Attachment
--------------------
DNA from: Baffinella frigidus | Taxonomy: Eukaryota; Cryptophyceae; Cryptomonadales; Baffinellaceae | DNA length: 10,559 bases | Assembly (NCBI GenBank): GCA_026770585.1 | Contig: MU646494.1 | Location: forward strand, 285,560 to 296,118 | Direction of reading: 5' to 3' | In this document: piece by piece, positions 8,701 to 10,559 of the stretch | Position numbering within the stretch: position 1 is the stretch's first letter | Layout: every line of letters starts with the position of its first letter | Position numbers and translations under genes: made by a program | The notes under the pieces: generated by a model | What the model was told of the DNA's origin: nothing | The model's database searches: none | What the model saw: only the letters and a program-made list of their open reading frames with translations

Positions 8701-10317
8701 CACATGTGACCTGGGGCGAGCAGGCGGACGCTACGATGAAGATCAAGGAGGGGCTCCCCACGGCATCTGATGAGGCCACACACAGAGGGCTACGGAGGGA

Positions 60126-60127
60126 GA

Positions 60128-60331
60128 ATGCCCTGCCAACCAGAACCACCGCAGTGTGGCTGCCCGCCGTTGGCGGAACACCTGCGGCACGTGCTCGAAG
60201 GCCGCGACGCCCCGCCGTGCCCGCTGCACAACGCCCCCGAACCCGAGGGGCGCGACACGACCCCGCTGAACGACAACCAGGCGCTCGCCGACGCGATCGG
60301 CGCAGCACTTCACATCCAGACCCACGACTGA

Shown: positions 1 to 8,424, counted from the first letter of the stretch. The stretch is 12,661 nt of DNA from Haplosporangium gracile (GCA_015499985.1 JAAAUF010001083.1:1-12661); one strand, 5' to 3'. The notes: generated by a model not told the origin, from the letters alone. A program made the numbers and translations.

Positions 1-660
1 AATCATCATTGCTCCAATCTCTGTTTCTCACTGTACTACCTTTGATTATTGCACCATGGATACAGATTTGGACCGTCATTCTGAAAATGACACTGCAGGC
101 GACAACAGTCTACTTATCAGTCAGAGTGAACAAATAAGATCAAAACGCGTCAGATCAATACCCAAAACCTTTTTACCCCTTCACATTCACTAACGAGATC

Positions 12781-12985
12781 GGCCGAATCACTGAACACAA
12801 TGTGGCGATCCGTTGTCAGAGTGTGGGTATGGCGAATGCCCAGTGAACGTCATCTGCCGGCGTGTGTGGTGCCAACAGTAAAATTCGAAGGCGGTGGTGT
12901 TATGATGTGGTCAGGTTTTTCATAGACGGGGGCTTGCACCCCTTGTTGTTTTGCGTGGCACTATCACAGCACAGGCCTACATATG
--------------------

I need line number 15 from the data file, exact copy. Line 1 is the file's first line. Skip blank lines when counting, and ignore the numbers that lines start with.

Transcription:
12781 GGCCGAATCACTGAACACAA